Every once in a while, an organization implodes so fantastically that it’s hard in retrospect to understand why another outcome once seemed possible. With every passing day, SoftBank — which shook up the investing world with the largest investment fund ever pooled, then seemed to use its capital as a weapon — looks to become one such operation.
The very newest development centers on the departure of Michael Ronen, a former Goldman Sachs banker who joined SoftBank in 2017 and became one of five U.S. managing partners at SoftBank’s $100 billion Vision Fund, where he led the firm’s transportation investments, including in Getaround, GM Cruise, Nuro, and Park Jockey.
Ronen tells the Financial Times that he has been “negotiating the terms of my anticipated departure” in recent weeks. Meanwhile, sources tell the FT that his departure is tied directly to the failure of SoftBank to raise any outside investment for the company’s second Vision Fund.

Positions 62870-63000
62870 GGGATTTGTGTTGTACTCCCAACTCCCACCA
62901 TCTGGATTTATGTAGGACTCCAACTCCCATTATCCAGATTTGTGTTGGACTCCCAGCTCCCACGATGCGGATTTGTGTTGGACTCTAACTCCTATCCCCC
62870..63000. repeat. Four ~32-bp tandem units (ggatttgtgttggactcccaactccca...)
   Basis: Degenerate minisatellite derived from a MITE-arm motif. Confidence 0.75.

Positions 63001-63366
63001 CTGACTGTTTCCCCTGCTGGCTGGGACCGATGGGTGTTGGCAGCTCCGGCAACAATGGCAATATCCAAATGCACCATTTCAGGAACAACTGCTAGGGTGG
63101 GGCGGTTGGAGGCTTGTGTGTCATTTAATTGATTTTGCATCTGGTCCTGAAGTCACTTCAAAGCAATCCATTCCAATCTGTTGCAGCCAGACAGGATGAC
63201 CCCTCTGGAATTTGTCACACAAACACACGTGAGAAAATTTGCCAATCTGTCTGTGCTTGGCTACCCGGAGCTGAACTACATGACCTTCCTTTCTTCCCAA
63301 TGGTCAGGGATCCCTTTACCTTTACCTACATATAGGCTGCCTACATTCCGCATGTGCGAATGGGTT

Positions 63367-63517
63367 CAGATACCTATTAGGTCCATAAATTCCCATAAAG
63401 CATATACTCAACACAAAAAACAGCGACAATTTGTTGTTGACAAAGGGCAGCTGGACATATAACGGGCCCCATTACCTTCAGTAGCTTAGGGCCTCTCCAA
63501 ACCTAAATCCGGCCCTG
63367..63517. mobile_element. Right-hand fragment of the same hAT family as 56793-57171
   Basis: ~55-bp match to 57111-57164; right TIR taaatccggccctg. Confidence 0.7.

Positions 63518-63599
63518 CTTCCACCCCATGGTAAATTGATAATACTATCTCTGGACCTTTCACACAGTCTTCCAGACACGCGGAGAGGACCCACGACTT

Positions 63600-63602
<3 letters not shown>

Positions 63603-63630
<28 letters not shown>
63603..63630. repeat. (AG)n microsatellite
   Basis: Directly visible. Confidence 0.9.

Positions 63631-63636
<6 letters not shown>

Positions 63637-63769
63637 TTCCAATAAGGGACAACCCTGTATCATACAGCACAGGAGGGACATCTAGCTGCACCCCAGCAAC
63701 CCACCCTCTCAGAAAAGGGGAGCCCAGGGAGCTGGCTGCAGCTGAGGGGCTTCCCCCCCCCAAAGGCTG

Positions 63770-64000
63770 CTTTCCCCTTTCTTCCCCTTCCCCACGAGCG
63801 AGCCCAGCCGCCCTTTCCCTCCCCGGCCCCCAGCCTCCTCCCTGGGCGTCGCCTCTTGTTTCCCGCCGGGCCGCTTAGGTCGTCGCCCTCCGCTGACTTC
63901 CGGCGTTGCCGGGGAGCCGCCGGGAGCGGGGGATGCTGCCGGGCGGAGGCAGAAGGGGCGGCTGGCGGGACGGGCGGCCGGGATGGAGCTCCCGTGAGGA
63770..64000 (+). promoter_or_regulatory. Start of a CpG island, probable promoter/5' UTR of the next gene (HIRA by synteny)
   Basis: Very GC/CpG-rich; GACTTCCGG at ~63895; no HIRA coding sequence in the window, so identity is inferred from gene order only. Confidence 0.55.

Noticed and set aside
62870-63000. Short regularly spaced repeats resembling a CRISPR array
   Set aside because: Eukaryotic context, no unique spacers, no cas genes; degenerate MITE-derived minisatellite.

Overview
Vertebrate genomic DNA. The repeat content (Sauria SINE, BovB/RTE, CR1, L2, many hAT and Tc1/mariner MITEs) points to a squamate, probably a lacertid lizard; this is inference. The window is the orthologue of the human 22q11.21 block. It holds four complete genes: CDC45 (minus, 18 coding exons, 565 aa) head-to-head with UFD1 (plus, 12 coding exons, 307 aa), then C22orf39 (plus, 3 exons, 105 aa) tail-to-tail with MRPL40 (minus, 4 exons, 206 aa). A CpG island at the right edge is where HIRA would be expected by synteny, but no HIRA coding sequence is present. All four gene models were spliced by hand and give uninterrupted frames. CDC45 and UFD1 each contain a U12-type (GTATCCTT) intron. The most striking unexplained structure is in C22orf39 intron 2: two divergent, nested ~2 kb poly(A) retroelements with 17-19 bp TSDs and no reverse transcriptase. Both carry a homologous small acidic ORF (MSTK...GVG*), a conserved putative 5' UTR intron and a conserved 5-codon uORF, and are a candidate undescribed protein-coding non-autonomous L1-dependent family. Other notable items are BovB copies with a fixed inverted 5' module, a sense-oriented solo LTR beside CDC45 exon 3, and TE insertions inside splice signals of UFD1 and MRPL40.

The FT further reports that other top lieutenants may also be on their way out, including SoftBank vice chairman Ron Fisher, who has been a part of SoftBank and a close advisor to SoftBank CEO Masayoshi Son since 1995.
SoftBank is denying that Fisher is “going anywhere.” We’ve meanwhile reached out to Ronen for further information, as well as to the Vision Fund’s press relations office.
It was in mid-summer last year that the first hints of trouble began to surface publicly. Son himself began seeding doubt when he announced in July that the Japanese conglomerate’s second Vision Fund had reached $108 billion in capital commitments based on a series of memoranda of understandings.